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New Government and cross industry programme to make hydrogen powered travel in the UK a reality

UKH2Mobility

A ground breaking project to ensure the UK is well positioned for the commercial roll-out of hydrogen fuel cell electric vehicles has been launched, Business Minister Mark Prisk announced today.

The new programme – UKH2Mobility – brings together three Government Departments and industrial participants from the utility, gas, infrastructure and global car manufacturing sectors.

The group will evaluate the potential for hydrogen as a fuel for Ultra Low Carbon Vehicles in the UK before developing an action plan for an anticipated roll-out to consumers in 2014/15. It aims to:

  • Analyse in detail the specific UK case for the introduction of hydrogen fuel cell electric vehicles as one of a number of solutions to decarbonise road transport and quantify the potential emissions benefits;
  • Review the investments required to commercialise the technology, including refuelling infrastructure;
    and
  • Identify what is required to make the UK a leading global player in hydrogen fuel cell electric vehicle manufacturing thereby paving the way for economic opportunities to the UK, through the creation of new jobs and boosting of local economies.

All of the participants have signed a Memorandum of Understanding to agree to share their knowledge and expertise.

Speaking at the launch of UKH2Mobility at the Royal Society Mark Prisk said: “The UK is proving itself to be a key early market for ultra-low emission vehicles with growing numbers of electric and plug-in hybrids appearing on our roads. The Government is supporting this market by investing £400million to support the development, demonstration and deployment of low and ultra-low emission vehicles.

“Hydrogen fuel cell electric vehicles are increasingly being recognised as one of the viable options as we move to a lower carbon motoring future. They are highly efficient, can be fuelled in minutes, travel an equivalent range to a conventional combustion engine, and have zero tail-pipe emissions.

“The UK has a number of world-class companies that are developing exciting technologies in both the hydrogen energy and automotive value chains and it is therefore vitally important that we identify what is required to make these cars a realistic proposition for UK consumers.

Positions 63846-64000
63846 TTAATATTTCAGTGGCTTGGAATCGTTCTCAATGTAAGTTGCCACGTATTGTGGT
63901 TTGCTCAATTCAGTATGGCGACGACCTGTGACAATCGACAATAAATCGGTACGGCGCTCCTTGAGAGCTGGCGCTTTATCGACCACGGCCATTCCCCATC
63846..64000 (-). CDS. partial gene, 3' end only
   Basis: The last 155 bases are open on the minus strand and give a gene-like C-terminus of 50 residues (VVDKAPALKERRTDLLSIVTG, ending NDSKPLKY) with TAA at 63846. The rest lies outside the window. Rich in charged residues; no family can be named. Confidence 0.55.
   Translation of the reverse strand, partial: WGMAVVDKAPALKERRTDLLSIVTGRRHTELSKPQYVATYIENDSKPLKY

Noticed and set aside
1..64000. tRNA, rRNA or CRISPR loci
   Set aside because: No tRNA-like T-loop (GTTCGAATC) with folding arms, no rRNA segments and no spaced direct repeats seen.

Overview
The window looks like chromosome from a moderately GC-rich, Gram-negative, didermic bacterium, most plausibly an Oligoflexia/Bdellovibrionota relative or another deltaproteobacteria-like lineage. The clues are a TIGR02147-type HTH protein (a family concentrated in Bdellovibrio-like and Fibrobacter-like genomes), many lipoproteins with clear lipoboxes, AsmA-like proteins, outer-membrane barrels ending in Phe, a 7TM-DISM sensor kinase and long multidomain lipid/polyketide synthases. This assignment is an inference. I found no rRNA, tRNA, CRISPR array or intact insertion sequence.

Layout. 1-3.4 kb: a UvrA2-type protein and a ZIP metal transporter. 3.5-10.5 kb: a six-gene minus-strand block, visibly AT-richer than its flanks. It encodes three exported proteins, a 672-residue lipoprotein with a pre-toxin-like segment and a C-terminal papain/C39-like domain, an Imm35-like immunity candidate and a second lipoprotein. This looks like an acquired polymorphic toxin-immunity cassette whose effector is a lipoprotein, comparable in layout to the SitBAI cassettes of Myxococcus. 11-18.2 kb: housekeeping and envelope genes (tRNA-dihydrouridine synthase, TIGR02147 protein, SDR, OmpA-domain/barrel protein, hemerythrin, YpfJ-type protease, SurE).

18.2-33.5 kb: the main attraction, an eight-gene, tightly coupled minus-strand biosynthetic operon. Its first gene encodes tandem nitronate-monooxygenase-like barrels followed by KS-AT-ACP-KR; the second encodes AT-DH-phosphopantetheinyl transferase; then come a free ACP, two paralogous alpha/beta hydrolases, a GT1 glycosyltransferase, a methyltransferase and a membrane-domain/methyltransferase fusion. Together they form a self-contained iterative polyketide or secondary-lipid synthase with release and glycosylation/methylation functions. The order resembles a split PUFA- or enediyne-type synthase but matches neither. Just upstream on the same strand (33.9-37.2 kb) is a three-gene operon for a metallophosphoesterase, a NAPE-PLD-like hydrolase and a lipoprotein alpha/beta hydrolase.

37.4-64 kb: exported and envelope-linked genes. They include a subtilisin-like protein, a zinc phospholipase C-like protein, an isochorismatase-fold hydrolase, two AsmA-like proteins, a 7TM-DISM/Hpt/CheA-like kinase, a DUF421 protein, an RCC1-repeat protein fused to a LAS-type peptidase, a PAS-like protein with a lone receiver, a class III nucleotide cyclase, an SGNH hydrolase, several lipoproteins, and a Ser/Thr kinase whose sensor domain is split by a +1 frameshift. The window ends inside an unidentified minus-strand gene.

“UKH2Mobility will bring together industry expertise to establish the UK as a serious global player in the manufacture and use of hydrogen fuel cell electric vehicles and the supporting infrastructure.”

Jerry Hardcastle, Vice-President for Vehicle Design and Development at Nissan said: “This is an important step for the automotive sector towards the development of clean vehicle technologies and zero emission mobility. It will lay many of the foundations for the commercial deployment of hydrogen-powered fuel cell electric vehicles which could represent a large segment of the UK market in the coming years. With this comprehensive list of partners we can be assured to have all the knowledge necessary to make UKH2 Mobility an exhaustive and credible study.”

Kevin Michaelis, Regional Vice President, Liquid Bulk/Generated Gases–Europe, Air Products, said: “This project brings together the leading hydrogen infrastructure providers, at the forefront of deployment worldwide, with the common goal of supporting the rollout of hydrogen transport across the United Kingdom. “The hydrogen infrastructure sector has been working over a number of years to develop hydrogen transport in the UK. We are very pleased that the progress made is being recognised by the Government in this groundbreaking initiative that will shift the focus from R&D to deployment of hydrogen infrastructure.

“Working together with Government and leading car manufacturers we can support the creation of a hydrogen transport infrastructure that will dramatically cut harmful vehicle emissions and move the UK towards a zero carbon transport system.”

Dr Henri Winand, Chief Executive of Intelligent Energy said: “The UKH2Mobility is a ground-breaking industry led task force. Its job is to roll its sleeves up and ensure that the UK is well positioned for the commercial roll-out of hydrogen fuel cell vehicles from 2014/15 as part of a balanced portfolio of drivetrains. Fuel cell vehicles, storage and refuelling technology are here today, they work! We now need to look at how we can make these elements, together with the hydrogen refuelling infrastructure, work most effectively to enable the UK to take full advantage of hydrogen as a transport fuel; stimulating inward investment, GDP growth and securing and creating new jobs”.

UKH2Mobility will deliver its evaluation of the potential of hydrogen as a transport fuel by the end of 2012. If the results are positive, an action plan will be developed to work through the steps needed to get the UK ready to be one of the first markets for the global commercial roll out of Hydrogen Fuel Cell Electric Vehicles.

Notes to Editors:

  • There are 13 industry participants (below) in UKH2Mobility together with three UK Government Departments – The Department for Business, Innovation and Skills, The Department for Transport and the Department for Energy and Climate Change in addition to the European Fuel Cells & Hydrogen Joint Undertaking.
  • Hydrogen fuel cell electric vehicles themselves share a large proportion of the electric motor and drive train technology with other electric and plug-in hybrid vehicles; it is the energy storage/conversion devices that are different. The fuel cell is an electrochemical device like a battery, but unlike a battery it does not need recharging, can be refuelled quickly and will continue to generate power so long as it is fed with hydrogen fuel. They are highly efficient devices (50-60% compared to an average of around 20% for internal combustion engines) that produce no emissions or pollutants at the tail-pipe and much reduced overall well-to-wheel emissions when compared with today’s petrol and diesel engines.